The pruning of fruit trees is an important factor in maximizing fruit production and making harvest easy. With cherry trees, you need to know some fairly exacting techniques depending upon the type and age of tree you have. In this article, I will provide an overview of how to prune cherry trees. Read on to learn more.
Why is Cherry Tree Pruning Important?
When you trim your cherry tree correctly, you make it possible for the tree to receive the most benefit from the rays of the sun. This encourages more flower and fruit production and helps the fruit set better.
Additionally, a well pruned tree will resist disease, and you will be better able to reach through the branches to pick the fruit. Good pruning removes weak branches and those growing at odd angles. This lessens the chance of branches breaking under the weight of the fruit.
Best Time to Prune Your Cherry Tree?
For mature sour and weeping cherry trees, perform an aggressive pruning during the late winter when the tree is still dormant. You may also prune these trees after fruit-bearing is complete.
Early spring is the correct time for pruning and shaping young cherry trees of all types. Wait until the buds have emerged and extremely cold weather has passed.
For sweet cherry trees, perform a moderate pruning in the summertime because these types of trees tend to succumb to bacterial and fungal infections, which are more likely to occur with winter pruning. Summertime pruning should be minimal because it depletes the tree’s energy, which is needed for fruit production.
General Cherry Tree Pruning Tools:
Be sure to sterilise all your tools by wiping the blades with isopropyl alcohol before you start. If you don’t have alcohol (or if you simply prefer it) you can rinse your tool blades with a mixture of 9 parts water to 1 part bleach. Either method will help prevent spread of diseases from other plants in your garden.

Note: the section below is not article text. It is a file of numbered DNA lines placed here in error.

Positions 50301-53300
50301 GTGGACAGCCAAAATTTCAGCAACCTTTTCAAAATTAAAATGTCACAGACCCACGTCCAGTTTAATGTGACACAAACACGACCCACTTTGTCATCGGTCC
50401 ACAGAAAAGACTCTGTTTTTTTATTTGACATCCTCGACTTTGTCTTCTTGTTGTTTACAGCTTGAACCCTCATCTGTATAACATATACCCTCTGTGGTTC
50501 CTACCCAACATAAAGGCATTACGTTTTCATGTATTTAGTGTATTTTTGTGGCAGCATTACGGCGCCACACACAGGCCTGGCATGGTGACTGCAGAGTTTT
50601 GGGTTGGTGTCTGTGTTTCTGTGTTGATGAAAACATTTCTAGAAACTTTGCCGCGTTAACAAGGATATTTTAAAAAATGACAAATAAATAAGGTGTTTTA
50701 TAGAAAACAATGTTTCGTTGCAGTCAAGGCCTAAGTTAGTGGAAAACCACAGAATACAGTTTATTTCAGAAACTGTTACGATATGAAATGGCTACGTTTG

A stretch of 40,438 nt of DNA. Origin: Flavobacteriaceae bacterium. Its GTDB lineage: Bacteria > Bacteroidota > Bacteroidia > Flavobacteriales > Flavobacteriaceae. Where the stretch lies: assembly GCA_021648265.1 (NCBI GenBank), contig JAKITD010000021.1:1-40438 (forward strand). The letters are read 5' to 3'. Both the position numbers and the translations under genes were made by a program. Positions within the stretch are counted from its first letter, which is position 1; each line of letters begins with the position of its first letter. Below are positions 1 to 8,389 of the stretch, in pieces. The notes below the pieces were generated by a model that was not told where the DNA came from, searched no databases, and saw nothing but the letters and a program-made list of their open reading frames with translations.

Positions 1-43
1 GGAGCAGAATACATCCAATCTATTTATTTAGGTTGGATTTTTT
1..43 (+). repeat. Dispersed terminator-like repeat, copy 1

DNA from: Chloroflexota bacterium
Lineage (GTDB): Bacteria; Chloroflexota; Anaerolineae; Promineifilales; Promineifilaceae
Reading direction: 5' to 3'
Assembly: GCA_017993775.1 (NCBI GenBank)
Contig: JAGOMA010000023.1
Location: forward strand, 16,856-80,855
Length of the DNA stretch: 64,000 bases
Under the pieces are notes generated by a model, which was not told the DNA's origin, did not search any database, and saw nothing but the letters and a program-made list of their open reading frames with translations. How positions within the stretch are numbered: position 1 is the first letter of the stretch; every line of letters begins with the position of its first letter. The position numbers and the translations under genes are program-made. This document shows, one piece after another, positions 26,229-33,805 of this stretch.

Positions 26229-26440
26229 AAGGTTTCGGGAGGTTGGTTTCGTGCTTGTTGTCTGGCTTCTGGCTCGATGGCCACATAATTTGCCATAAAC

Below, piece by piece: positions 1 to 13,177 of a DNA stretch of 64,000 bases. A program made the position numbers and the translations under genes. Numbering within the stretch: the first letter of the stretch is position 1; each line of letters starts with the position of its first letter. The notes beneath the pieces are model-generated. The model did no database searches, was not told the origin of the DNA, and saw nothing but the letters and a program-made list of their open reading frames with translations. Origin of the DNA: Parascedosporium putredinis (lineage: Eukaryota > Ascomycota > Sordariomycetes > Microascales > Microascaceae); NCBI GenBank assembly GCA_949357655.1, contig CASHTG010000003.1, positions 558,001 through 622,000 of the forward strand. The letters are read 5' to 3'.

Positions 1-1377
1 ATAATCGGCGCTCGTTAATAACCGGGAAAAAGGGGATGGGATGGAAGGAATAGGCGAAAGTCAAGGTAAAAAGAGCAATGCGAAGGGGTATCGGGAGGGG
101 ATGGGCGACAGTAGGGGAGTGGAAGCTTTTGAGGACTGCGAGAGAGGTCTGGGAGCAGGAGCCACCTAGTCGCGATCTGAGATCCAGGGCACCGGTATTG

How to Prune Cherry Trees When Young
Train your young trees into an open shape that lets in plenty of light and air. This will help the tree produce more blooms and fruit.
In springtime, trim off all suckers right down to the branch collar. This is a raised area that marks the meeting of the stem and the trunk. Doing this will help your tree use its energy productively. You should also remove broken, diseased and dead branches in the springtime.
In the autumn, you can “head” the tree. Cut back branches (at a 45 degree angle) by as much as one-half the overall length of the branch. Doing this helps shape the tree and encourages the lateral growth of branches. Only perform this maintenance on saplings that are over 30” high and only during the first two or three years.
After the second or third year, progress to make a “scaffold whorl”. This is a set of four lateral branches that extend from the central trunk of the tree like the spokes of a wheel. The best branches to retain for this structure are those that are sturdy, evenly spaced and grow at a 45-60 degree angle.
They should be separated by eight inches or more vertically, and the lowest branch should be a minimum of eighteen inches from the base of the tree trunk. These four branches should be trimmed back to a length of two feet each. Use quarter-inch angle cuts above the flower buds. Remove all extraneous branches with clean cuts against the main trunk.
In the third or fourth year, when the tree is taller, repeat this process to create a second scaffold whorl just above the first one.
How to Prune Cherry Trees When Mature
When your tree has reached its fourth or fifth year and you have completed shaping and training it, you are ready to promote its outward growth. You would do this by removing new vertical limbs with your pruning saw or your loppers. Remove limbs that have grown in a tangle or crisscrossed.
Remember to use sterilised pruning implements. Prune healthy limbs before removing dead, damaged and diseased growth. Use tree sealant to cover all the cuts and ward of fungus and viruses. Dispose of trimmed off limbs properly to prevent the spread of disease (buy a garden incinerator).
How Do You Know You Are Successful?
If your tree is healthy and producing well, you are successful. Strive to train your tree to good looks, balance and manageability. As when working with any living thing, be flexible. Study your tree and imagine how you want it to look. Trim away the bits that don’t fulfill your vision while taking care not to damage or stress the tree.